Comparative analysis of the unregulated sale of antimicrobial prescription medication by drug retailers before and during the COVID-19 pandemic in Abuja, Nigeria

Document Type : Original Article


1 Department of Biology and Biotechnology, University of Pavia, Lombardy, Italy. Department of Microbiology, Nasarawa State University, Keffi, Nigeria

2 Faculty of Pharmacy, University of Ibadan, Ibadan, Nigeria

3 Department of Microbiology and Biotechnology, Nile University, Abuja, Nigeria

4 Department of Mathematics, Nasarawa State University, Keffi, Nigeria

5 School of Health, Medical and Applied Sciences, Central Queensland University, Brisbane, Australia. College of Health and Human Sciences, Charles Darwin University, Casuarina, Australia.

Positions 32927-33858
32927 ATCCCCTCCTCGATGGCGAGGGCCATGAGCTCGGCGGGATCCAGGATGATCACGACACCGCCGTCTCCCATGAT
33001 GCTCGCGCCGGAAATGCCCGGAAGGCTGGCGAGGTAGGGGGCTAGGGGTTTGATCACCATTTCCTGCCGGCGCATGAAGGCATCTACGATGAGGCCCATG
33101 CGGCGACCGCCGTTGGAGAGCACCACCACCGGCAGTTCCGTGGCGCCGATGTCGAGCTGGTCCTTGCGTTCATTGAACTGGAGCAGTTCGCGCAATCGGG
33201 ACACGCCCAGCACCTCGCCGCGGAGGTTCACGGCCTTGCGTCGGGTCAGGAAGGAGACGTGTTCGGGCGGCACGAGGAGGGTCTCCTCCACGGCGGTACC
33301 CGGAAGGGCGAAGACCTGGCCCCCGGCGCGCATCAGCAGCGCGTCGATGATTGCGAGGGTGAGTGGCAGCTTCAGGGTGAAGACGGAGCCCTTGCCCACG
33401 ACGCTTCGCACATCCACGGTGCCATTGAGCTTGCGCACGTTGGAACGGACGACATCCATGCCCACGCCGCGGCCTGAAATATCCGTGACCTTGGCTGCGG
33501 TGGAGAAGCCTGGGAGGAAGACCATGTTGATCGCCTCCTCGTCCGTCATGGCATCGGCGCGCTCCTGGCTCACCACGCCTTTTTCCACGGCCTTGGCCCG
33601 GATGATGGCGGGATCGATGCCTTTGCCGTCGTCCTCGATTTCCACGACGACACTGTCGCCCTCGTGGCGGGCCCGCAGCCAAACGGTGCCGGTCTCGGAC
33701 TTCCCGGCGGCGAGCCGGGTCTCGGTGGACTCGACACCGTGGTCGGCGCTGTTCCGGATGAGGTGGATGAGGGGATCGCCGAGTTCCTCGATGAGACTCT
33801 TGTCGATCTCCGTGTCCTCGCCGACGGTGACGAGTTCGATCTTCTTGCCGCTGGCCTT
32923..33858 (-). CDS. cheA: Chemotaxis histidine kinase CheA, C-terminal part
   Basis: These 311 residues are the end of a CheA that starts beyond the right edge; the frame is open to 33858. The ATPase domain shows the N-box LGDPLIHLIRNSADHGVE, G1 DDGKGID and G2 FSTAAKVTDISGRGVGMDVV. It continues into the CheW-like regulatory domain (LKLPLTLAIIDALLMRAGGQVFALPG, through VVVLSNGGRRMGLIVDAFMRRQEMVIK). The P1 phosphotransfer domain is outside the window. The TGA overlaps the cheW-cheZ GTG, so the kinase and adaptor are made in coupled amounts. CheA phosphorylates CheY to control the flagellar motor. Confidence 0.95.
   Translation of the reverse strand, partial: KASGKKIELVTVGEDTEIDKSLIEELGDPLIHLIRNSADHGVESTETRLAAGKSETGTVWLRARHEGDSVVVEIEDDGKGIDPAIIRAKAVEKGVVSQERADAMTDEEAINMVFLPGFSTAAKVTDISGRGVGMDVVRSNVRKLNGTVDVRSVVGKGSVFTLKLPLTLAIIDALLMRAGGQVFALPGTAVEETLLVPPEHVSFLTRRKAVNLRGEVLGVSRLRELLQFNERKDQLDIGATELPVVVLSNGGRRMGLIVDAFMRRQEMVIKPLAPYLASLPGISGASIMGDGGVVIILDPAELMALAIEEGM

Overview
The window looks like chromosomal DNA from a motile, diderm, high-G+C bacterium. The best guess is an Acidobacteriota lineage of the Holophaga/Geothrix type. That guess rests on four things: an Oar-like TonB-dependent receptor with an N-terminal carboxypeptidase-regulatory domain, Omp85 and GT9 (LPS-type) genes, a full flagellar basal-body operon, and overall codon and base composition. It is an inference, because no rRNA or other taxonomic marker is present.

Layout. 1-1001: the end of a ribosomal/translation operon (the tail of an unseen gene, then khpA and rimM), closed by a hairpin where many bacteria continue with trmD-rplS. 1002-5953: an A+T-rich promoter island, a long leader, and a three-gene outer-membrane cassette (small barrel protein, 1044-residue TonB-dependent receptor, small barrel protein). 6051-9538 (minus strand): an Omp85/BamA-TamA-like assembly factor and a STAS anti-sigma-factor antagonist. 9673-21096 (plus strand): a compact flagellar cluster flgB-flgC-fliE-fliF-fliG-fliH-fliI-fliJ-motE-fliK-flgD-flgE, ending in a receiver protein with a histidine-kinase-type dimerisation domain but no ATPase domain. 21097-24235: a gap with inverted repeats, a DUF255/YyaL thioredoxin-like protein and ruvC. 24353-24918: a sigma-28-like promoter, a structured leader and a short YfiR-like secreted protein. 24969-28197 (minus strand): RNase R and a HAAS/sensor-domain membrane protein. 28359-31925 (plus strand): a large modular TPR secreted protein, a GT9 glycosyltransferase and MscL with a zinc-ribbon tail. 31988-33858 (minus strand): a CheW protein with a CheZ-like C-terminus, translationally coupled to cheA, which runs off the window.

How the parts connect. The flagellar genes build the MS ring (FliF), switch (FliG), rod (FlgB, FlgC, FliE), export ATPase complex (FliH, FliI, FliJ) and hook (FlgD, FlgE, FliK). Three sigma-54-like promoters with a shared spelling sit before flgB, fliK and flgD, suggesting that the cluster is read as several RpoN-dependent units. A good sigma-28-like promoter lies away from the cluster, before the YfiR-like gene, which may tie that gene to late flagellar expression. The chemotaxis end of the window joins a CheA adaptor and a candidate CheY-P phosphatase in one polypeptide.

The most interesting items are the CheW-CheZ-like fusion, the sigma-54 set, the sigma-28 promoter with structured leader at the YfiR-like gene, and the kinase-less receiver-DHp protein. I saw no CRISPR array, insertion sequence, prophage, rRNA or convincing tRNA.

Background: The sustained high-level unregulated sale of prescription medicines in developing countries is recognized as a significant factor in the development of drug resistance among pathogenic microorganisms. Apart from the millions of deaths annually that are attributed directly to antimicrobial resistance to commonly prescribed medicines this major global public health problem hinders achieving the United Nations’ Sustainable Development Goals by its target of 2030. This study compared the extent of the sale of non-prescribed antimalarial medication and of antibiotics before and during the coronavirus disease (COVID)-19 pandemic in each of the six local government areas within the Federal Capital Territory-Abuja, Nigeria. Methods: A structured questionnaire was designed to determine the percentage sales of both antimalarials and antibiotics, without diagnosis or prescription from qualified medical practitioners, over six-month periods between January to June of 2019 and 2020. Results: The data showed that all of the 130 community pharmacies and registered chemist stores where questionnaires were completed engaged in non-prescribed sales of both sets of medicine. Moreover, approximately three-quarters of drug retailers recorded increased patronage in the purchase of both classes of antimicrobial during the 2020 survey period that coincided with the first few months of the COVID-19 pandemic.Over successive years this saw an overall rise in over-the-counter sales of antimalarials and antibiotics (each p < /em> < 0.01). Yet, only Abuja Municipal Area Council and Bwari (p < /em>p < /em> <0.001, respectively) recorded significant increases in indiscriminate sales of each medicine. Conclusion: In line with the high frequency of self-medication, this report points to the threat of possible emergence and spread of multidrug-resistant bacterial and Plasmodium spp. in the Abuja region. These findings highlight the imperative requirement for public health policymakers to implement effective strategies to curb the extensive unregulated sale of prescription drugs in the nation’s capital city and likely elsewhere in Nigeria.


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